Jules Shuzen Harris teaches Zazen, the meditation practice at the heart of Zen Buddhism.
There are many forms of meditation that offer you the opportunity to cultivate stillness and open up space in your life. One such form, zazen, has both outward and inward instructions in how to engage your awareness in the immediate, uninterpreted experience of the present moment. Zazen is being awake but letting go, experiencing your present moment awareness without thought or story.
As a central form of meditation in Zen Buddhism, zazen is usually coupled with study and teaching to help develop greater clarity in our practice. Zazen often includes a specific practice, such as counting your breaths, to focus your attention and develop your powers of concentration.
There has been a lot of attention recently on the many practical benefits of meditation. It reduces stress, lowers blood pressure, and is effective in working with depression, anxiety, and anger. These are all good reasons to meditate, but ultimately Buddhists practice zazen and other meditations to realize what Buddhism calls our true nature, which is beyond self-identity with its self-imposed limitations. From a Buddhist perspective, our main problem is attachment to our deluded idea of who we are, and what we need to do to maintain this delusion.
To make real progress in zazen, we must make a genuine commitment to practice. We may not recognize dramatic changes in our lives right away, but that’s okay. One aspect of relating to our practice is to approach it with a balance of effort and patience. To find that which is beyond our ideas of self, we need to engage in our own experience of practice. Books and articles, however well written, are no substitute.
You should preferably sit in the morning, starting with ten minutes a day for the first week. As your practice develops, gradually work up to 20-30 minutes a day. Here are some simple instructions to get you started:
Find a quiet space to sit. It may help to create an uncluttered space, free of as many distractions as possible. Working to create an outwardly clear, calm space reflects our care for our practice and also supports the interior aspects of our zazen. A zabuton (soft mat) and zafu (cushion) will offer support for upright sitting.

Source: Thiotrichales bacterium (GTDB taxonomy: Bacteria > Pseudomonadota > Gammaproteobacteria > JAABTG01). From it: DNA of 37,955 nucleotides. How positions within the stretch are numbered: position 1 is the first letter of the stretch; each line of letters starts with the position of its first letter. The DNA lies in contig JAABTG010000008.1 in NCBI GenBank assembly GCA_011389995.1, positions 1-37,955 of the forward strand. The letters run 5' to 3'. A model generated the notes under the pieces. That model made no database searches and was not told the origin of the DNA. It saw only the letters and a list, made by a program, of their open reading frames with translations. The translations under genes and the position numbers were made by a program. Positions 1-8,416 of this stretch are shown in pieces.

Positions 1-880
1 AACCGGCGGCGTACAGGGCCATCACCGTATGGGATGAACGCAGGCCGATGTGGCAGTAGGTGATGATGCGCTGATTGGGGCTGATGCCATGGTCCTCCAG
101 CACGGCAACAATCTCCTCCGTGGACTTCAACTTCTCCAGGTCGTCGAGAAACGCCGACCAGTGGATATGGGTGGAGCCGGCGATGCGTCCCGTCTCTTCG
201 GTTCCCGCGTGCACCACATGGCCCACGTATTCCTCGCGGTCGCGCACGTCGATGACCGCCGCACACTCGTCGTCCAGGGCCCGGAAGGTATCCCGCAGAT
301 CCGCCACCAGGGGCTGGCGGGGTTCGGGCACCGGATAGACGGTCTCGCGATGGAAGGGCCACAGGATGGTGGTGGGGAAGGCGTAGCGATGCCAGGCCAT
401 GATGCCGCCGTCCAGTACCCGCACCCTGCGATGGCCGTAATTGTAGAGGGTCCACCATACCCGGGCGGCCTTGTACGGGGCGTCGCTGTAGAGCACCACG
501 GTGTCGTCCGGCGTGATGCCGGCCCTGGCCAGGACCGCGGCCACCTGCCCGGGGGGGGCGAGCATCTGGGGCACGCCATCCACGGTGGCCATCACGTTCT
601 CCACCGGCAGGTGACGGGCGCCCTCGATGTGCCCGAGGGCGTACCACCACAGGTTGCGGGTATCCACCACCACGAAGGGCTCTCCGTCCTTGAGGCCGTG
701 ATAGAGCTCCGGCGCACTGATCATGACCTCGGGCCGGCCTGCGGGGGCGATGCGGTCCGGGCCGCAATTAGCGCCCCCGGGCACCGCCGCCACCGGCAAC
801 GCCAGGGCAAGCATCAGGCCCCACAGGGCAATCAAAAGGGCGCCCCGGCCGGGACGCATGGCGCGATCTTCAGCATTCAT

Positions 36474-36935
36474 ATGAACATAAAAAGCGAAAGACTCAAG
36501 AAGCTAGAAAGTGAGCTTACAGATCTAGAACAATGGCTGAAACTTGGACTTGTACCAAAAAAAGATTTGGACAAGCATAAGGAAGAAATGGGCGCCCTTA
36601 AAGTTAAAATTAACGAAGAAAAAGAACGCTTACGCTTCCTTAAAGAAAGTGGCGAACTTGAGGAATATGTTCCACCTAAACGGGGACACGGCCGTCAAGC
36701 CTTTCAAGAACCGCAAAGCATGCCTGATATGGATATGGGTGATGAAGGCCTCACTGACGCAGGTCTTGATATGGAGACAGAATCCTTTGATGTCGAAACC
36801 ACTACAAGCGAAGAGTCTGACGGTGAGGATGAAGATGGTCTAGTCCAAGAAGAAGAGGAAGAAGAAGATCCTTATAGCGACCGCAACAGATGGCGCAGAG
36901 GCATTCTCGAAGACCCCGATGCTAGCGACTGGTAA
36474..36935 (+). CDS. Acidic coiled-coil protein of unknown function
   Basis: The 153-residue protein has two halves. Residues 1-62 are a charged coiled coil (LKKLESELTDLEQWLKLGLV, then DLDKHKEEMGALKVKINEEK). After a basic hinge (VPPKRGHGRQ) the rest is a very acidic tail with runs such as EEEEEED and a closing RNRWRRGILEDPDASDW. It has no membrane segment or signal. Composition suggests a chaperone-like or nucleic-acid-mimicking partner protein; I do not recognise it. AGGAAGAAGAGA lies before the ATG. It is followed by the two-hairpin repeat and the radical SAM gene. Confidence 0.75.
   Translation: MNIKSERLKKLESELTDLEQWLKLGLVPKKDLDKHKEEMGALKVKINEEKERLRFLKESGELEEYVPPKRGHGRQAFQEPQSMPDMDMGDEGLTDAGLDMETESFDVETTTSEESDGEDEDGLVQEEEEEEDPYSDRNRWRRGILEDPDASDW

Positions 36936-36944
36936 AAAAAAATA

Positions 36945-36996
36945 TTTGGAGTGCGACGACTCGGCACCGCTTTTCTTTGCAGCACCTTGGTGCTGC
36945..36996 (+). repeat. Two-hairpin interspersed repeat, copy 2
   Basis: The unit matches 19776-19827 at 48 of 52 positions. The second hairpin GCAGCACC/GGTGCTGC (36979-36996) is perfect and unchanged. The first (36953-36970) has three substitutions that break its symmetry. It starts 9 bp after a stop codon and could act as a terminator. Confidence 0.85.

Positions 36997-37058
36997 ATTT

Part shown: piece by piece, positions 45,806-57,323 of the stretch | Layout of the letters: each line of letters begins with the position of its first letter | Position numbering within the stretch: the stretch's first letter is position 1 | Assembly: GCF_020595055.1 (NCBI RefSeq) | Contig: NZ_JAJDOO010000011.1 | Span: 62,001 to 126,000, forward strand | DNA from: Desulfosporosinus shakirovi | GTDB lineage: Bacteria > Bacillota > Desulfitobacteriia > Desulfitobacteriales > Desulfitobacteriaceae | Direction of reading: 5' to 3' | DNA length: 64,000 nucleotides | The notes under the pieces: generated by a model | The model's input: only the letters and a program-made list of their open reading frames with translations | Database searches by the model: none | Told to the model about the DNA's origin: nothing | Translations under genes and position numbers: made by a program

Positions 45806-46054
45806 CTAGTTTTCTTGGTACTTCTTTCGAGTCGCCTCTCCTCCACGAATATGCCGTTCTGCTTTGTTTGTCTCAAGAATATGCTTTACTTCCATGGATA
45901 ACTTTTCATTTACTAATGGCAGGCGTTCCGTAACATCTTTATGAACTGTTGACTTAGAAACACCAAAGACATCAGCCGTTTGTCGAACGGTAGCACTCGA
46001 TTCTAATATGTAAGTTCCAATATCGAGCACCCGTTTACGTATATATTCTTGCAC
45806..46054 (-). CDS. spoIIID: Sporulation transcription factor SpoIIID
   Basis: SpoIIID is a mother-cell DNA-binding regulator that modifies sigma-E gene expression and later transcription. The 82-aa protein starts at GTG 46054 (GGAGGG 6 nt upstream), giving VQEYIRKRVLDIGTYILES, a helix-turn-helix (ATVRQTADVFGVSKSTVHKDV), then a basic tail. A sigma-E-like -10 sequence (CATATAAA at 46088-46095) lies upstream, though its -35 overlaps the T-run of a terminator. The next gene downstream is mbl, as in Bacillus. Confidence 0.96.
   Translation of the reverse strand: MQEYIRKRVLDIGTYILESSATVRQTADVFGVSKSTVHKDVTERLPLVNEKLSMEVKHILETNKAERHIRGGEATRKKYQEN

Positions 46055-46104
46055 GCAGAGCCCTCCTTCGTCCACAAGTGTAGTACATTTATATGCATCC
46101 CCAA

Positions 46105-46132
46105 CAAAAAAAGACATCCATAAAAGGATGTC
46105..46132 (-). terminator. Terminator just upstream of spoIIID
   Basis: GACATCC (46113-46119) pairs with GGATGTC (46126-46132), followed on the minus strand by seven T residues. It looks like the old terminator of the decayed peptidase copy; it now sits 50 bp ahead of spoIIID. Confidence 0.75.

Give careful attention to your body and posture. If you are just starting out, try a number of different ways to sit in order to find one that’s comfortable for you. There are several options. Sit with both legs crossed so each leg rests on the opposite thigh (full lotus); sit with one leg resting over the opposite calf (half lotus); sit on your knees with your legs folded under you, straddling a cushion like a saddle; sit on a low bench with your legs tucked under the bench; or sit in a straight-back chair.
The sitting position that works best for you will depend in part on your flexibility. Stretching prior to each sitting will help alleviate tightness and discomfort. As your meditation practice evolves, the pain you may experience at the outset will become less of an issue. Though there may be some discomfort as the limbs stretch in unfamiliar ways, gradually the body adjusts.
Whatever position you choose, your back and head should be erect. Your ears should line up with your shoulders and your chin should be slightly tucked in. Sit quietly with your eyes open and unfocused. Lower your gaze to a 45-degree angle. Bring your attention to your breathing. First, inhale and exhale through your mouth while rocking right to left three times. Bring your hands together forming a zazen mudra (left hand resting on right hand with the palms facing up and the tips of the thumbs just touching).
Now you are ready to concentrate on your breath. Focus on the inhale and count one, then focus on the exhale and count two. Inhale again, counting three, and exhale again, counting four. The goal is to get to a count of ten without thoughts crossing your mind. If thoughts come up, start over at one. Breathe through your nose in a natural, unforced rhythm.
Refrain from trying to stop your thinking—let it stop by itself. When a thought comes into your mind, let it come in and let it go out. Your mind will begin to calm down. Nothing comes from outside of mind. The mind includes everything; this is the true understanding of the mind.
Your mind follows your breathing. While you are following the breath, drop the notion of “I am breathing.” No mind, no body—simply be aware of the moment of breathing. Drop the ideas of time and space, body and mind, and just “be” sitting.
by Jules Harris For Lion’s Roar
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